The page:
Signup to receive email updates

or follow our RSS feed


John Fulton

John Fulton
Former County Extension Director

Blog Archives

732 Total Posts

follow our RSS feed

Blog Banner

In The Backyard

Horticulture columns and tips done on a timely basis
Garlic Mustard

Garlic Mustard

Posted by John Fulton -

Garlic mustard is a cool season biennial herb with stalked, triangular to heart-shaped, coarsely toothed leaves that give off an odor of garlic when crushed. First-year plants appear as a rosette of green leaves close to the ground. Rosettes remain green through the winter and develop into mature flowering plants the following spring. Flowering plants of garlic mustard reach from 2 to 3-1/2 feet in height and produce button-like clusters of small white flowers, each with four petals in the shape of a cross. We haven’t reached the temperature threshold for the flower stalks to elongate, but that will come shortly.

Control of garlic mustard is somewhat difficult. Seeds can remain viable for at least five years in the soil. Small amounts can be pulled up (including the roots). Garlic mustard can re-grow from root material. For herbicides, glyphosate (Roundup) is the most often recommended. Remember glyphosate kills broadleaves and grasses it gets on. There has been some success with 2,4-D LV400 where there aren’t concerns with other understory plants. Very large patches have been controlled with fire, but that completely destroys the understory of timbers. Remember to monitor areas for at least five years due to the seed dormancy period. Some action at this early time may help prevent larger problems down the road. It is much easier to control small patches than large ones.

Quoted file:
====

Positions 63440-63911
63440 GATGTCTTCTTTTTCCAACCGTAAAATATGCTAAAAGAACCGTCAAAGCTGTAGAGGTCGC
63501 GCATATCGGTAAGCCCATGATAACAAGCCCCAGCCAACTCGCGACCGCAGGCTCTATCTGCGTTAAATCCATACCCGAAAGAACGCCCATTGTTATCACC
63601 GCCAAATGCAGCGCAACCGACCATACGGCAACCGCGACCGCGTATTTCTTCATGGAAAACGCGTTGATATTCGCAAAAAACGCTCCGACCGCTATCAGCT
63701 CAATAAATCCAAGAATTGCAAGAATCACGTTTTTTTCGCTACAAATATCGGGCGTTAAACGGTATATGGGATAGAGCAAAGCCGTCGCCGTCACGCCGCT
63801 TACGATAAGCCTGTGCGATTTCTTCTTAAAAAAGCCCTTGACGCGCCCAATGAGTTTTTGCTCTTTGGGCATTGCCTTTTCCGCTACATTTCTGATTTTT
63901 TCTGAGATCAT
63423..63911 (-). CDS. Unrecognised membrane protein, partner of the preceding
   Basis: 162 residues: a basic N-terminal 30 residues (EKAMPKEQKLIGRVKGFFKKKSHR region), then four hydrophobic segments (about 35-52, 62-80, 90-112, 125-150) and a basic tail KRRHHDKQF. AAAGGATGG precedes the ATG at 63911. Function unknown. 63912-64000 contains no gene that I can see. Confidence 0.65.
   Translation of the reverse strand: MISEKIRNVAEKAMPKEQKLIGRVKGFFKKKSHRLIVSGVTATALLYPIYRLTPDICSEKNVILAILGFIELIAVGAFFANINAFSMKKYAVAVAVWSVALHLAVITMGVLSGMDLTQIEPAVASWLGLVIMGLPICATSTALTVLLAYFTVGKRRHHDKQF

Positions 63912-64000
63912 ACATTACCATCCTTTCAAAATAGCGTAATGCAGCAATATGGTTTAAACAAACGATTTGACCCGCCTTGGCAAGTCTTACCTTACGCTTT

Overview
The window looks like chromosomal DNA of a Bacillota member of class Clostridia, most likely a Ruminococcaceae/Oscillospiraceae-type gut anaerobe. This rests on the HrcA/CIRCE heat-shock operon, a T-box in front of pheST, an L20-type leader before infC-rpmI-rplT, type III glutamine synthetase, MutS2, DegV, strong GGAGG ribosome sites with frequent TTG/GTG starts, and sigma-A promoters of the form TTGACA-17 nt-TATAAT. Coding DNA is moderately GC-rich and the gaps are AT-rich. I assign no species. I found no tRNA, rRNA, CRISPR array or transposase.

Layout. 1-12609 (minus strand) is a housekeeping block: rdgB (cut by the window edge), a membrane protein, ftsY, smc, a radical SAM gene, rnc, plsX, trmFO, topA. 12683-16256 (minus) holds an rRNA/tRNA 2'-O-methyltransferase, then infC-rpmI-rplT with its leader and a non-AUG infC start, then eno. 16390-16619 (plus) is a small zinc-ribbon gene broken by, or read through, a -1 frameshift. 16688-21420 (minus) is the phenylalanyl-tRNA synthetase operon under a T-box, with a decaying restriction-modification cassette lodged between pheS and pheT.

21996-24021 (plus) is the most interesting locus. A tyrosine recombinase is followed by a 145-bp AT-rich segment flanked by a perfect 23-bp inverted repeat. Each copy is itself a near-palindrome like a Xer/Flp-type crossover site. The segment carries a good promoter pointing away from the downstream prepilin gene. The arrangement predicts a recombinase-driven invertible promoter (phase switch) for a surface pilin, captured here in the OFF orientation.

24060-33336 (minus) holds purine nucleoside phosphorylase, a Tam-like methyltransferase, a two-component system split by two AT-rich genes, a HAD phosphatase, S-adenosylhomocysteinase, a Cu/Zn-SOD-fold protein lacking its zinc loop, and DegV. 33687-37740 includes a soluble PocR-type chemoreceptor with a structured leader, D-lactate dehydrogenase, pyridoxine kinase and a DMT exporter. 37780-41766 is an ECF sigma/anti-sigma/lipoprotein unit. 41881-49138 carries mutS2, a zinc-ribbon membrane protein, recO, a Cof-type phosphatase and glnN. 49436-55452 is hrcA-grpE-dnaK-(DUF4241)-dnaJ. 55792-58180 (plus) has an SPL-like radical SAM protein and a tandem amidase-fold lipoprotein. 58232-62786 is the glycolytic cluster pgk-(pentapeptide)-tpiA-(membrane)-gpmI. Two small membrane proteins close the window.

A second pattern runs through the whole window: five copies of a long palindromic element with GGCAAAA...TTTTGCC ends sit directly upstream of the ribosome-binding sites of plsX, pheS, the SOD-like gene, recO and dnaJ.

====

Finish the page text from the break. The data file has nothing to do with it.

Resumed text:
Please share this article with your friends!
Share on Facebook Tweet on Twitter Pin on Pinterest